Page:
Revealing the New Paradigm of Abortion at the 2018 Convention

2018 Oratory Contest participants: Liam Siegler, Gabrielle Landry, and Zoe Henderson. (The fourth contestant, Timothy O'Brien, submitted his speech by video.)
Three youth contestants for Oratory Contest

Massachusetts Citizens for Life held its 2018 annual convention on Saturday, March 24, 2018, gathering dozens of pro-lifers from around the state to learn more about what is really happening in abortions today. While fewer and fewer abortions are being performed every year in the Commonwealth, there are new ways in which the lives of the unborn are threatened, new attitudes among people about life and abortion, and a new need to approach both mother and child as being under threat and in need of our love and care.

The event was graciously hosted by Cardinal Spellman High School in Brockton, and everyone there were so very helpful and made the day go so smoothly in their accommodating facilities. We are very grateful to them for welcoming us.

MCFL President Anne Fox began by welcoming attendees and sharing research prepared for the convention on the state of abortion in Massachusetts.

Marianne LuthinMarianne Luthin, director of the ProLife Office of the Archdiocese of Boston, shared more encouraging statistics on the decline in the number of abortions. Nationwide, the rate of abortion (abortions per 1,000 women) has dropped to 50% lower than pre-Roe v. Wade. (Abortion was already legal in some states before Roe, including California and New York). But she also noted that we have be aware of the increasing numbers of chemical abortions.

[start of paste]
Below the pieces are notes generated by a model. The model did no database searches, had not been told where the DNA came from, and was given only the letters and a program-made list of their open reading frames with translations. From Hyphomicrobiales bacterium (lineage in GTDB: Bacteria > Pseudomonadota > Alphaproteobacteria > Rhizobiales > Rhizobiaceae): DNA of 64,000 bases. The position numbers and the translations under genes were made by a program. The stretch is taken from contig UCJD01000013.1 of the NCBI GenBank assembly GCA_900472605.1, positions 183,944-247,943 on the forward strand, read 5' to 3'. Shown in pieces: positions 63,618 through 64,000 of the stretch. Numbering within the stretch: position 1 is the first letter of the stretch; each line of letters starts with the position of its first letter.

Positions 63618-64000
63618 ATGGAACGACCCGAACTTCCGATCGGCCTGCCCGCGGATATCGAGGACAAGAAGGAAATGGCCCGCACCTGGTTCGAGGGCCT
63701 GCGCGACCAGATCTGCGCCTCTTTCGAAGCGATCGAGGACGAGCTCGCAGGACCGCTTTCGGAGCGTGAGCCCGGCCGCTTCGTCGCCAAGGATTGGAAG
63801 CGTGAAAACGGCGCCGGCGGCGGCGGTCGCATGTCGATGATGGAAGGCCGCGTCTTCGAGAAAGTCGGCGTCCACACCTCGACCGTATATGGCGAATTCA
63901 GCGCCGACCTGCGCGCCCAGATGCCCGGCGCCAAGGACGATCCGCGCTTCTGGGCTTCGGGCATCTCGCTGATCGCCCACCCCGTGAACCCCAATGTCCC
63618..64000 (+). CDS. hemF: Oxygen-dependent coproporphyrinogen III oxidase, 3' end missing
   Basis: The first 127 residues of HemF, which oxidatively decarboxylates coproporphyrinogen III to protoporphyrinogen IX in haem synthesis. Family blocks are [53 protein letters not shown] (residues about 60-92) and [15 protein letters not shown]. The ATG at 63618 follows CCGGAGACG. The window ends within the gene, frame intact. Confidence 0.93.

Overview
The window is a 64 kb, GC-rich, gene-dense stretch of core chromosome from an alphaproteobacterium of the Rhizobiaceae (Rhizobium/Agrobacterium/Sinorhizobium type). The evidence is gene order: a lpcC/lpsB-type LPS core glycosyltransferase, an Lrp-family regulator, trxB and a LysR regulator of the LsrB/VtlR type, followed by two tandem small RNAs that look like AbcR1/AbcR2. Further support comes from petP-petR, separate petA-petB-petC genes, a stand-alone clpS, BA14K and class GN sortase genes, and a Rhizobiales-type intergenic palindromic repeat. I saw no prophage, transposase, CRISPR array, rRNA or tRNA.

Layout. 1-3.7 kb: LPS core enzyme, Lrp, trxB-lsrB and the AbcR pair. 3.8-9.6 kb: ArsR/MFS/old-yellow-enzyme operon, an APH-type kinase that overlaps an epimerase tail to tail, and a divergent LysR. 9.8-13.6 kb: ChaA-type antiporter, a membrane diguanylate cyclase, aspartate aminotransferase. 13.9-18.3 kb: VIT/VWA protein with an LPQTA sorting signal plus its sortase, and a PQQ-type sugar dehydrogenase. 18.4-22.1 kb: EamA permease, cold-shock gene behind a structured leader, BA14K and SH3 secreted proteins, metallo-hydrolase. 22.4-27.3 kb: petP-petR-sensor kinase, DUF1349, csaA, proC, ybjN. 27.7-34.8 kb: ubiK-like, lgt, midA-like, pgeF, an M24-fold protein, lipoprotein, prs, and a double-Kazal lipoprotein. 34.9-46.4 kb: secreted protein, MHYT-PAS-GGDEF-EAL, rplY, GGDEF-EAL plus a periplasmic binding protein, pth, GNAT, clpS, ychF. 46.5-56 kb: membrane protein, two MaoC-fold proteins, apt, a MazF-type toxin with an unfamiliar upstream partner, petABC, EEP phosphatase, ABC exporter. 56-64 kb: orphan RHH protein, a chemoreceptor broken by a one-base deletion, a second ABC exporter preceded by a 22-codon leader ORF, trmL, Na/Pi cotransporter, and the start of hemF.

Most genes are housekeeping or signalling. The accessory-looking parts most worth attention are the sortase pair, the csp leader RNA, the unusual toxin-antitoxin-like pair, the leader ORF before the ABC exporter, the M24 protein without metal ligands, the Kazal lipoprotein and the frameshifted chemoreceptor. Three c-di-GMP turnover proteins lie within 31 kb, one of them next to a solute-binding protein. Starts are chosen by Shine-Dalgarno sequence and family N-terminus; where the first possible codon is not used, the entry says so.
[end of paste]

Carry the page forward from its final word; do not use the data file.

Marianne added that millennials are having fewer abortions and are increasingly likely to identify as pro-life. From 2008 to 2014, abortion by adolescents dropped 32%.

Marianne then led a discussion of the statistical profile of a woman seeking an abortion and how it’s changed from years past and finished with a discussion of the unmet needs in pro-life work, including more education about adoption and more post-abortion healing.

David Reardon of the Elliot Institute, a pro-life organization that performs research and education on the impact of abortion on women, men, siblings and society, led s panel discussion on the changing paradigm of abortion. Panelists included Kathy Hill, Mass. regional coordinator of Silent No More, which seeks to make the public aware of the devastation abortion brings to women and men; and Dr. Helen Jackson, a practicing pro-life obstetrician-gynecologist; and a Guest who asked to remain unidentified who related her experience with coerced abortion. The panel discussed coerced abortion; the effects of abortion on family, friends, and siblings; why doctors need to know from their patients that they’ve had abortions; and other complications due to abortion.

During lunch, attendees were able to watch the new short documentary film, I Lived on Parker Avenue, about an adopted young man who sought out his birth parents and learning from them that he was moments away from being aborted when his mother changed her mind. It is an uplifting and beautiful story of pain and forgiveness and love and gratitude.

Linda Thayer, VP of education for Mass. Citizens for Life, said, ”Of all the pro-life films I have seen, this is one of  the very best, one of the most life affirming, a portrayal of self-sacrifice. I think we should encourage its viewing in as many places as possible, senior high school through adult, summer academy, chapters, parishes, etc. Most people cannot imagine a positive outcome that they haven't seen, which is why I believe in the power of story — and this story shows the power of love in adoption.”

You can see the 30-minute film in its entirety below.